When I first crossed the doorstep of an American high school as a 17-year-old new immigrant from Russia, my jaw dropped – kids in wheelchairs were playing tag in the wide hall, a cute teen-age couple was communicating animatedly in what appeared to be sign language; a blind boy was walking next to a classmate laughing at some kind of a joke. I turned to my American cousin and asked in still rudimentary English, “Immigrants here sent to special handicapped school?”
He stared at me uncomprehending, not realizing that in my 10 years of Moscow schooling I never had classmates with disabilities. In fact, until I went to the United States in the early 90’s I hadn’t seen many people with disabilities. Back home they were next to invisible, confined to special institutions or their homes, as the concept of an inclusive society didn’t exist.
Certainly, over the last 20 years, conditions for people with disabilities in Russia have improved. In Moscow and other large cities, you can actually see ramps – well, at least in the city center – or come across traffic lights equipped with a sound signal for the blind, or even find a few disability-friendly kindergartens and schools. However, people with disabilities are largely cut off from society and have very limited choices.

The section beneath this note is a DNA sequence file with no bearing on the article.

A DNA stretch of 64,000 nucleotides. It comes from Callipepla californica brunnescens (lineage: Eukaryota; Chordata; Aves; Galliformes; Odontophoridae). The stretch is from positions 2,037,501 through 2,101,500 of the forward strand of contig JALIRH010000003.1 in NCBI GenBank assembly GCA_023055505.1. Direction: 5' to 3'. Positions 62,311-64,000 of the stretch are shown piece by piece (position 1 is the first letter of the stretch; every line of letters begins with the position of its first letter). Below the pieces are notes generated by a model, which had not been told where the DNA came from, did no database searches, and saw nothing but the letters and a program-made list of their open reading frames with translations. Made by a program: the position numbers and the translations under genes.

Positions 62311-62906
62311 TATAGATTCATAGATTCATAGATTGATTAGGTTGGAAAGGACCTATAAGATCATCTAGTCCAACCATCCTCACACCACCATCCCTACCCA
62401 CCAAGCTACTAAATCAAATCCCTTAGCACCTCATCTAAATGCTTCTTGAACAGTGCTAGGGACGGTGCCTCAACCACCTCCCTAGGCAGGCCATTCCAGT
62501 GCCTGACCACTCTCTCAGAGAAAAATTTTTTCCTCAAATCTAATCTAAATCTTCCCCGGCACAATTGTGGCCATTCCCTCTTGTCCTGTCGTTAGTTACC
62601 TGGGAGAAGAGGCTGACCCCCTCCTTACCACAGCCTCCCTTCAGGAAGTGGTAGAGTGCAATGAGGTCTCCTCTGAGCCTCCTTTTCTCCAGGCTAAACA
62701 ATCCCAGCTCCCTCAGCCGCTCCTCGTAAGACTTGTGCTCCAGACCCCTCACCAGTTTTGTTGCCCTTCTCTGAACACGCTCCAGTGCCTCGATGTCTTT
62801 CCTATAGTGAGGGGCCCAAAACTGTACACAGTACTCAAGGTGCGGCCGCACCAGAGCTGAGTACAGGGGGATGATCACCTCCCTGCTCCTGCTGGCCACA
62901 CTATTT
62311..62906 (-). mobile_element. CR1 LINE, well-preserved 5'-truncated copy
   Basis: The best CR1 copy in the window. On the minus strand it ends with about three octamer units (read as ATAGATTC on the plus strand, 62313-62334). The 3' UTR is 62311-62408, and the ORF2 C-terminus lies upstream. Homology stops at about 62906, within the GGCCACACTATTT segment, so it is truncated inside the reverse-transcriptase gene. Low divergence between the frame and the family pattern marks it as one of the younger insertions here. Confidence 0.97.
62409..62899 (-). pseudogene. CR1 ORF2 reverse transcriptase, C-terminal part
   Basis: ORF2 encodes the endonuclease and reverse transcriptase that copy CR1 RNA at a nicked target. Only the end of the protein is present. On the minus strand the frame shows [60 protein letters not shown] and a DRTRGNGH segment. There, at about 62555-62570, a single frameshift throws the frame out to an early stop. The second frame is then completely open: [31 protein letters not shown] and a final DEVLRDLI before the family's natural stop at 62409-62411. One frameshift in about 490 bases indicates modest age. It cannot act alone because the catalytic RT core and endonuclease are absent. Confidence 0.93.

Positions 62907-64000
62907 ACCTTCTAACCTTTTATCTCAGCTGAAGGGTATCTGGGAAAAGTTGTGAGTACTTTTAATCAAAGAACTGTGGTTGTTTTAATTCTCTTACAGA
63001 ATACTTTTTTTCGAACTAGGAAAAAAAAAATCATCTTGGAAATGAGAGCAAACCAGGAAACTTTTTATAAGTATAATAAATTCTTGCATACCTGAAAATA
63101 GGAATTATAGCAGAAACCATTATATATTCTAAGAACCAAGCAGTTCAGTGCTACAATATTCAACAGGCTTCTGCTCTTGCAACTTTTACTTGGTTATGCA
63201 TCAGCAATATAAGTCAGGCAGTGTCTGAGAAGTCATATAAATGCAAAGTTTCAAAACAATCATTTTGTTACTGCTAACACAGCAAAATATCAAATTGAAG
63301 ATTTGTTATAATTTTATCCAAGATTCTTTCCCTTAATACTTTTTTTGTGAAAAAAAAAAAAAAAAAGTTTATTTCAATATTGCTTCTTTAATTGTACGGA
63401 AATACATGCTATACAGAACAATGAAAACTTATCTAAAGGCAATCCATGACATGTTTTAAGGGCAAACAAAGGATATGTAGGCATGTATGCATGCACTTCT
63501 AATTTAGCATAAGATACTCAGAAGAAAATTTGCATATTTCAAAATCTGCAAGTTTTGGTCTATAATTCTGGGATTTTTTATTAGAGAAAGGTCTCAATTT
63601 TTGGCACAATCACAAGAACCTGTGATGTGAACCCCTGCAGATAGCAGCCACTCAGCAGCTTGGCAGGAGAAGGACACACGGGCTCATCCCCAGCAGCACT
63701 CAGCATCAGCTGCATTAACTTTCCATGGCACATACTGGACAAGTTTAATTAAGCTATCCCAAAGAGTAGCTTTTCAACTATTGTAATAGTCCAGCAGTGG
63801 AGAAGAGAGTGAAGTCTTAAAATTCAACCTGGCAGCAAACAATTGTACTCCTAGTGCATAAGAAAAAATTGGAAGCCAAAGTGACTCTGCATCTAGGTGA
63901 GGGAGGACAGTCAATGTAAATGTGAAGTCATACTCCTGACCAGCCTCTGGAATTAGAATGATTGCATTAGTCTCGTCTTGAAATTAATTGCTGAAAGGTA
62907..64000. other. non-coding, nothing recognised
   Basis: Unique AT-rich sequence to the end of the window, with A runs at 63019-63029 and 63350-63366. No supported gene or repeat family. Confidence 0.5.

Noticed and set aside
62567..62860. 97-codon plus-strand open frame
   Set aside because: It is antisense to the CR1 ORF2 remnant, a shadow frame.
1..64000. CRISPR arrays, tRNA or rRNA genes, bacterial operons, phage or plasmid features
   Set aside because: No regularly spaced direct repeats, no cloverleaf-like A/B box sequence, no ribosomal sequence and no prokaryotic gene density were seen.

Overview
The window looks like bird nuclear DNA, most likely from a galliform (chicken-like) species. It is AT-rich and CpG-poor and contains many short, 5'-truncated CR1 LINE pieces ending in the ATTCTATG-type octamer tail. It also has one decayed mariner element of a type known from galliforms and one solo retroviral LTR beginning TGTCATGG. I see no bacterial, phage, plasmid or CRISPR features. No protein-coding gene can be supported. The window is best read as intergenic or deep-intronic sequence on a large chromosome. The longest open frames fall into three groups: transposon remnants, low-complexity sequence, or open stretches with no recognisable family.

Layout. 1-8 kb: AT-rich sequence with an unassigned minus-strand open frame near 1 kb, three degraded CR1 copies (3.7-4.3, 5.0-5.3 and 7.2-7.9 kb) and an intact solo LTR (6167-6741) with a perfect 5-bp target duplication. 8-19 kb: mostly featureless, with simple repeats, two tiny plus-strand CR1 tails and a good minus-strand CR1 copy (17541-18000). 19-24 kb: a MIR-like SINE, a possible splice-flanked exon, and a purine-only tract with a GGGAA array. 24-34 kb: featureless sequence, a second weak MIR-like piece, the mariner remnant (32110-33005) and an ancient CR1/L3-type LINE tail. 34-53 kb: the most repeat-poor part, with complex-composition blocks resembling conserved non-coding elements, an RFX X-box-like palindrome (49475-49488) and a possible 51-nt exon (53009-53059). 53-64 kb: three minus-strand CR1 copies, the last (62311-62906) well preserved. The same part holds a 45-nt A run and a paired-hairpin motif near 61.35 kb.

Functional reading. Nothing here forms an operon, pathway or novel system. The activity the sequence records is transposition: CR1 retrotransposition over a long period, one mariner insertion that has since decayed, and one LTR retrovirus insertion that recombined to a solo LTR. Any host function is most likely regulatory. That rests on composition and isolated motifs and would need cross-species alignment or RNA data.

So, Russia’s ratification of the Convention on the Rights of Persons with Disabilities in May signaled a great moment for the country’s more than 13 million citizens with disabilities. In practical terms, this long-awaited ratification means that Russia must now translate the guarantees in the convention into domestic legal reform and overcome the pervasive discrimination against people with disabilities. That is far from an easy task.
People with disabilities in Russia face a range of barriers that limit their participation in society. Public buildings and transportation are often inaccessible. People with mental disabilities are often forcibly confined to institutions for long periods of time. Pregnant women who have disabilities are coerced by medical professionals to have an abortion. Parents who give birth to a child with Down syndrome are still encouraged to give up their baby.
According to the United Nations Children’s Fund, only 2 percent of Russian schools have an inclusive education approach, in which children with and without disabilities attend school together. The government pledges to expand inclusive education to 50 percent of schools by 2015. But reaching that goal will require a comprehensive plan to improve school infrastructure, train teachers, and – last, but definitely not least – educate parents and the community as to why this is important and beneficial for society as a whole.
“So many things need to be done and you just cannot accomplish it all in one day,” said Denise Roza, an American who has lived almost half her life in Russia and runs the country’s leading disability capacity-building and advocacy organization, Perspektiva (Perspective).